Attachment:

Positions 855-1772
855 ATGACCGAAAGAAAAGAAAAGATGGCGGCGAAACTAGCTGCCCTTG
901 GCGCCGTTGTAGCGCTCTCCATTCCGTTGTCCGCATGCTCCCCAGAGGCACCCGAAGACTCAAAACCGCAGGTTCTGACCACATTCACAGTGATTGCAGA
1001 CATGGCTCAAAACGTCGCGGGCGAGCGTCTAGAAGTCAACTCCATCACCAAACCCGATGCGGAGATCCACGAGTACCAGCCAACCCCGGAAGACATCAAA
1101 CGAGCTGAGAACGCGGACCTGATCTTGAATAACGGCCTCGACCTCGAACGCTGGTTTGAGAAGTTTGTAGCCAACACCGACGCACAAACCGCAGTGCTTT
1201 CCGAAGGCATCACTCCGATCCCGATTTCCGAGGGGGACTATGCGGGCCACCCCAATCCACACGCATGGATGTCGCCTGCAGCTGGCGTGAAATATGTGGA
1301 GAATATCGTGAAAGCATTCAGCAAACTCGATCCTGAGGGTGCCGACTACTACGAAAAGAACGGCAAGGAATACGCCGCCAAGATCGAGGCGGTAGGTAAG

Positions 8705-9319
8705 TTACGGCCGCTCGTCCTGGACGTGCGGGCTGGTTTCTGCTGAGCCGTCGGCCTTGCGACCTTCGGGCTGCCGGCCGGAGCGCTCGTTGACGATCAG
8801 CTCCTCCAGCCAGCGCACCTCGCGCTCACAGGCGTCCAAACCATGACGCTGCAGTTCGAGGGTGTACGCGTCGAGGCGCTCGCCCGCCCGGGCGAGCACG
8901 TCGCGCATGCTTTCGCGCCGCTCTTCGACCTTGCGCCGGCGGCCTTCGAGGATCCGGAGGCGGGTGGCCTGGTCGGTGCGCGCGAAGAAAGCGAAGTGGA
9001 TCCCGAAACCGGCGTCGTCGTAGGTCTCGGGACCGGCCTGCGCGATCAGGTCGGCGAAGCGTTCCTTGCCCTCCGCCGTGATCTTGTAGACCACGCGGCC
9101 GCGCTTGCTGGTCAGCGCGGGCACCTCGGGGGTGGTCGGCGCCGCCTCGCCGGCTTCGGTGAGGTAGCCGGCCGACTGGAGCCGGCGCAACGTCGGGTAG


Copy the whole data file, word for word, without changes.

Positions 855-1772
855 ATGACCGAAAGAAAAGAAAAGATGGCGGCGAAACTAGCTGCCCTTG
901 GCGCCGTTGTAGCGCTCTCCATTCCGTTGTCCGCATGCTCCCCAGAGGCACCCGAAGACTCAAAACCGCAGGTTCTGACCACATTCACAGTGATTGCAGA
1001 CATGGCTCAAAACGTCGCGGGCGAGCGTCTAGAAGTCAACTCCATCACCAAACCCGATGCGGAGATCCACGAGTACCAGCCAACCCCGGAAGACATCAAA
1101 CGAGCTGAGAACGCGGACCTGATCTTGAATAACGGCCTCGACCTCGAACGCTGGTTTGAGAAGTTTGTAGCCAACACCGACGCACAAACCGCAGTGCTTT
1201 CCGAAGGCATCACTCCGATCCCGATTTCCGAGGGGGACTATGCGGGCCACCCCAATCCACACGCATGGATGTCGCCTGCAGCTGGCGTGAAATATGTGGA
1301 GAATATCGTGAAAGCATTCAGCAAACTCGATCCTGAGGGTGCCGACTACTACGAAAAGAACGGCAAGGAATACGCCGCCAAGATCGAGGCGGTAGGTAAG

Positions 8705-9319
8705 TTACGGCCGCTCGTCCTGGACGTGCGGGCTGGTTTCTGCTGAGCCGTCGGCCTTGCGACCTTCGGGCTGCCGGCCGGAGCGCTCGTTGACGATCAG
8801 CTCCTCCAGCCAGCGCACCTCGCGCTCACAGGCGTCCAAACCATGACGCTGCAGTTCGAGGGTGTACGCGTCGAGGCGCTCGCCCGCCCGGGCGAGCACG
8901 TCGCGCATGCTTTCGCGCCGCTCTTCGACCTTGCGCCGGCGGCCTTCGAGGATCCGGAGGCGGGTGGCCTGGTCGGTGCGCGCGAAGAAAGCGAAGTGGA
9001 TCCCGAAACCGGCGTCGTCGTAGGTCTCGGGACCGGCCTGCGCGATCAGGTCGGCGAAGCGTTCCTTGCCCTCCGCCGTGATCTTGTAGACCACGCGGCC
9101 GCGCTTGCTGGTCAGCGCGGGCACCTCGGGGGTGGTCGGCGCCGCCTCGCCGGCTTCGGTGAGGTAGCCGGCCGACTGGAGCCGGCGCAACGTCGGGTAG